A Must-Read, Both as Fiction and as History
With the USA trilogy, John Dos Passos attempted to paint a comprehensive portrait of the United States through the entire first three decades of the 20th century, by means of an extremely creative range of techniques. This trilogy can very rightfully be compared beside other extremely ambitious works like The Grapes of Wrath or Atlas Shrugged–and in fact, in sheer ambition and scope, and especially in even-handedness, it surpasses both by a wide margin. Though his name has slipped into relative obscurity, in storytelling power, Dos Passos is very much in the league of his contemporaries Steinbeck, Hemingway, or Fitzgerald.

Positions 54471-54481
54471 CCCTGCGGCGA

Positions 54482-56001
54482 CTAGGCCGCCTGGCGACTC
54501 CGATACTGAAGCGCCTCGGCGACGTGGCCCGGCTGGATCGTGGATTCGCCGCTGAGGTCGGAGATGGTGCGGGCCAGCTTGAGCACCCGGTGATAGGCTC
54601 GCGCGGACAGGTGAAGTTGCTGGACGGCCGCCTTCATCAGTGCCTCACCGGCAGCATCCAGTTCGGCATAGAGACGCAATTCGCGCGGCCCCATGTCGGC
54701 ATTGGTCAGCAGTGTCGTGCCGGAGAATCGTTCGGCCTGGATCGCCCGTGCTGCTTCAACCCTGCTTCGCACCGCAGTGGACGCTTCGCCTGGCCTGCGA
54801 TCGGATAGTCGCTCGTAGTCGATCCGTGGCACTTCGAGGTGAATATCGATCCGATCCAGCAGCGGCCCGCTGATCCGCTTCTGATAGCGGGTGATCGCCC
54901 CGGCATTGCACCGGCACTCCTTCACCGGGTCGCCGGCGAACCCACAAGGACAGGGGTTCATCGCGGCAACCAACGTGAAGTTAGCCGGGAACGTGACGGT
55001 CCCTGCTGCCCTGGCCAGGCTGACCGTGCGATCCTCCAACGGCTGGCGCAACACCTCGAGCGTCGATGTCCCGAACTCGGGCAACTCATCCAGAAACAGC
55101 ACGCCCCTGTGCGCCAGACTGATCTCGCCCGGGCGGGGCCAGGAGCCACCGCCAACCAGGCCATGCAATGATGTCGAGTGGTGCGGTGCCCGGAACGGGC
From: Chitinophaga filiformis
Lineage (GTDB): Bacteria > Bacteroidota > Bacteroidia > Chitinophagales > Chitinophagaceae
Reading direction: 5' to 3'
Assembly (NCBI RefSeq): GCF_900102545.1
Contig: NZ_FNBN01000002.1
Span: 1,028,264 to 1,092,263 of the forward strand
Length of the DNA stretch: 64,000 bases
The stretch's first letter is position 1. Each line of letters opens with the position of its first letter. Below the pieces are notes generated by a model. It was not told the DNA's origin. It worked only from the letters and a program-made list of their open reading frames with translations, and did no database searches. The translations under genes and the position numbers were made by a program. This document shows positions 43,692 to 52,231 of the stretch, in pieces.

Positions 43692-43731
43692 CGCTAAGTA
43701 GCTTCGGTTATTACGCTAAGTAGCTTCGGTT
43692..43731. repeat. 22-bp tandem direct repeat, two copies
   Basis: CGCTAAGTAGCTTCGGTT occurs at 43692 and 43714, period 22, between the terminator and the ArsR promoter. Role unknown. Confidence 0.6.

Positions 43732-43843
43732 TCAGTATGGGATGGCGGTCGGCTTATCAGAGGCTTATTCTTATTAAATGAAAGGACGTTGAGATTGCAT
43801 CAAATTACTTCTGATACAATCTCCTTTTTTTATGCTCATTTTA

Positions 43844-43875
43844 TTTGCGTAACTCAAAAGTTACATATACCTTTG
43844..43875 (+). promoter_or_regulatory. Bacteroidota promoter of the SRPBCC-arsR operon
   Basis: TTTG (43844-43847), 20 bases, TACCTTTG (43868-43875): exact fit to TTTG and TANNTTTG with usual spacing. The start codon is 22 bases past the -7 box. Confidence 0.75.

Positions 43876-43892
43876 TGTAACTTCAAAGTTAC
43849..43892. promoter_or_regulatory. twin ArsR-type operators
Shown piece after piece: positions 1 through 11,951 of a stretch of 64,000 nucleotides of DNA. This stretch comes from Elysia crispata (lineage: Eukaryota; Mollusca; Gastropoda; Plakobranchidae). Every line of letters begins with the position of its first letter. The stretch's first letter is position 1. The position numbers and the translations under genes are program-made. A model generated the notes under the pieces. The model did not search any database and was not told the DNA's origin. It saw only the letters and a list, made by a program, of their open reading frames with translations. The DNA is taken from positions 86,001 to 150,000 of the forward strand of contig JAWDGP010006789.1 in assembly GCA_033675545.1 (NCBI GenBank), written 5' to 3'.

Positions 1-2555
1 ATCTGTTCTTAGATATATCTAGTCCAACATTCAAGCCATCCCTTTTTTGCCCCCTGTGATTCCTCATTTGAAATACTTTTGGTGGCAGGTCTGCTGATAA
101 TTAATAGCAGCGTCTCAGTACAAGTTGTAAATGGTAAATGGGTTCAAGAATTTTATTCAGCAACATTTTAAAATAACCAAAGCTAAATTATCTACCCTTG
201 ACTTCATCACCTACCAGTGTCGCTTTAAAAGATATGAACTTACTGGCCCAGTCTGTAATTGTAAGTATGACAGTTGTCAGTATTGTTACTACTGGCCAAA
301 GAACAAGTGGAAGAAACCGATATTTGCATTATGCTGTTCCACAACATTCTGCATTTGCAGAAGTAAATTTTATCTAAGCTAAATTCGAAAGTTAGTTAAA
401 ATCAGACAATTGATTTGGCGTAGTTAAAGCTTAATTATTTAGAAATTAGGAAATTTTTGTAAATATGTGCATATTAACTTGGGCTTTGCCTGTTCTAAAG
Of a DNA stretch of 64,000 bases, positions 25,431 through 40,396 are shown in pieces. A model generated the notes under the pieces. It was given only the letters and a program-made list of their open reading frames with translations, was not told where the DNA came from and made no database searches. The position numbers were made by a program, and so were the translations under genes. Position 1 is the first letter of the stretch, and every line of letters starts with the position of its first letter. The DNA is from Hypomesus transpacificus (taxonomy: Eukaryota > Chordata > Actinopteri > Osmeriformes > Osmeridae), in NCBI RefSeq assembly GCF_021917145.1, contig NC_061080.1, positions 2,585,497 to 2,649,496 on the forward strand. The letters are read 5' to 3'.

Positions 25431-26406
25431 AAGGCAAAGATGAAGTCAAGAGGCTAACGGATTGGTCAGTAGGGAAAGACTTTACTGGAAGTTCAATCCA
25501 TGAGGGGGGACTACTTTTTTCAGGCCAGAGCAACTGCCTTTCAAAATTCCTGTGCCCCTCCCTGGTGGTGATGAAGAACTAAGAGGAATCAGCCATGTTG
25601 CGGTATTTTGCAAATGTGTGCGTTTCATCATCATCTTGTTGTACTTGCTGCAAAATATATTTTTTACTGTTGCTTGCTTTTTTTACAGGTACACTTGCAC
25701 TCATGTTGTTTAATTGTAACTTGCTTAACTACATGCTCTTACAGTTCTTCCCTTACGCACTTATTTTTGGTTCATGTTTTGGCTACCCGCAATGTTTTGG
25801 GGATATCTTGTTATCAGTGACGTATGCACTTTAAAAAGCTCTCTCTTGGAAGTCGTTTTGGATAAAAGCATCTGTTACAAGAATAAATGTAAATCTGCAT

Norman Mailer once called this trilogy the most important American work of the 20th century (though the century was still far from over when he said this). A piece of work this huge and this ambitious is bound to be uneven in some ways, and any given reader is likely to connect with certain storylines more than others; as far as pure enjoyment goes, I’d probably rate the USA trilogy four stars, a little below The Grapes of Wrath (but vastly above Atlas Shrugged). I think, though, that Dos Passos’ ambition and stunning synthesis of storytelling techniques have to be given their due: in these books he tried to capture the entire American experience, using the full range of techniques available to him and some uniquely his own–and he largely succeeded at this seemingly impossible task. Amazing, amazing work.Tweet